And it was the personal reference to Mr Medina-Mora Icaza which prompted many to act. He's a nationally respected figure, who graduated in law from university in Mexico City and went on to become one of his country's leading businessmen before being appointed head of the Centre for Research and National Security from 2000 to 2005. He was then appointed minister for public safety in the government of President Vicente Fox, and the following year he was promoted to attorney-general in the new government of President Felipe Calderon. His new brief: to tackle the increasingly bloody issue of organised crime, and drug-trafficking in particular, in Mexico.
The drugs war, which has claimed more than 35,000 lives over the past four years, affects Mexico's economy, its international relations and its tourism. Most of all, though, it affects its people – the security situation has deteriorated in the past few years, making life dangerous and frightening for millions of ordinary Mexicans.
Mr Medina-Mora Icaza was seen as the man who was determined to root out organised crime by tackling it in a way that he, as a successful businessman himself, understood. "He always used to say that to combat the cartels, he had to strangle their ability to reproduce their model both in time, and in geography," says his friend.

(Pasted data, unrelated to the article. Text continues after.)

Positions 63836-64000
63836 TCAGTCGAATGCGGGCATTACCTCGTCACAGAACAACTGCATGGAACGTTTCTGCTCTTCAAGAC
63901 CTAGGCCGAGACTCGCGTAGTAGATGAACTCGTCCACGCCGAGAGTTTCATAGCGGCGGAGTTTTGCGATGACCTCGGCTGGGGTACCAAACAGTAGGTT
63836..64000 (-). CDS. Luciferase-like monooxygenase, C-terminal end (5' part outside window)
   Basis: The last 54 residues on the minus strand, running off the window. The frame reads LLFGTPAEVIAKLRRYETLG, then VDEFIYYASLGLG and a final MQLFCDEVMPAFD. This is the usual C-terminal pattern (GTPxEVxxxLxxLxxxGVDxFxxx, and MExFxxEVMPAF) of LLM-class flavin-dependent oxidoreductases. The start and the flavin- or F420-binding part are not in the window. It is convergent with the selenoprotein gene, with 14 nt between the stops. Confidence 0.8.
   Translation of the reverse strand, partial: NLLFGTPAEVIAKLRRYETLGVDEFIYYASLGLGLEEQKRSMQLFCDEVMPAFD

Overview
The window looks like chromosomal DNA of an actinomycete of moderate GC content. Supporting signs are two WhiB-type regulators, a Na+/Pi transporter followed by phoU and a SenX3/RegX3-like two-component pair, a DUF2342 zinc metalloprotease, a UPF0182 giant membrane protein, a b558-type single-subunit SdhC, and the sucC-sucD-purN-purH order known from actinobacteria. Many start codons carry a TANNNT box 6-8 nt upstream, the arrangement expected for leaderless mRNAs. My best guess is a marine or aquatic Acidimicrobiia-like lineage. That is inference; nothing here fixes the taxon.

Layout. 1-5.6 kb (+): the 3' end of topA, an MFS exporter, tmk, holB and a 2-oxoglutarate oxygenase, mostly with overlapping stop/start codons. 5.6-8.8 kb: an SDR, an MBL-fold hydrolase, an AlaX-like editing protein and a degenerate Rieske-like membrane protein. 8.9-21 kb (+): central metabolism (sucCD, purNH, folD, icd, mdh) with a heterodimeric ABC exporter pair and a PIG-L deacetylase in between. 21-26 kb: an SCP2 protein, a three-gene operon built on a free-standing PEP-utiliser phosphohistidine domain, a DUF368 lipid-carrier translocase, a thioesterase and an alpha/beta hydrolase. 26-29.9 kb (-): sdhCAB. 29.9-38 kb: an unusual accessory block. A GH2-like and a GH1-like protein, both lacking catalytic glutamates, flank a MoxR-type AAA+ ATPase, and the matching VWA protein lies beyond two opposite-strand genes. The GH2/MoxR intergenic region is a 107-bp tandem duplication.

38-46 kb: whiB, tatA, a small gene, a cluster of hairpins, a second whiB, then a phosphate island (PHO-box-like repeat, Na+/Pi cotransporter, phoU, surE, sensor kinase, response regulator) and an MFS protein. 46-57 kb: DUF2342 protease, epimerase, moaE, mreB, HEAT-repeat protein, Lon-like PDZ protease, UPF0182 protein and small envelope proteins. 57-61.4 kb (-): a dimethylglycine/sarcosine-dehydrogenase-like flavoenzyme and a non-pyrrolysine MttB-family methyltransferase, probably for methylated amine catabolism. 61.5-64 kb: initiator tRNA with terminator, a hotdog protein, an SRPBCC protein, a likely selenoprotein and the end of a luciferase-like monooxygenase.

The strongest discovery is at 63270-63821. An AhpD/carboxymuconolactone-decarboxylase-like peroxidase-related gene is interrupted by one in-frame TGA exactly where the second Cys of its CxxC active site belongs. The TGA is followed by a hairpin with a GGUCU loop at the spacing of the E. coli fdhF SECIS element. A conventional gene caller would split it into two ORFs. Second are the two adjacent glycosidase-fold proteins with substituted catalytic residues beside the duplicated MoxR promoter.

"In other words, what he meant was that these people are businessmen – and if you're going to bankrupt their business, you have to stop them from expanding. He saw their money-laundering operations as one very important area to tackle. And another thing he did was to spearhead a closer partnership with other countries, especially the US – and this was seen as a very important way forward in the war on drugs in our country."
Mr Medina-Mora Icaza was also instrumental in one of Mexico's highest-profile crackdowns on the drugs gangs when he ordered soldiers and armed federal police into the border town of Ciudad Juarez in March 2009 after the "narco insurgency" seemed to threaten the whole nation. "He took a tough line, he didn't allow himself to be cowed, and he stood firm against the cartels," says his friend.
And when it was discovered that his own office had been infiltrated by the cartels, Mr Medina-Mora Icaza left no stone unturned when he ordered a major clean-up operation that led to more than 200 officials – including his own second-in-command – being jailed.
"This is a not a man who is ever asleep on the job," says his friend. "In fact, he's a 24/7 worker."
Mr Medina-Mora Icaza resigned from his post as attorney-general in September 2009, saying that his work had come to an end. Friends, however, say the ever-present dangers of his role were becoming too much – he and his wife have three teenage children. His appointment to London was widely seen in Mexico City as a way of allowing him to have a life that didn't involve such heavy security. "He will always be at risk, but being in the UK means he and his family can lead a more normal life," says his friend.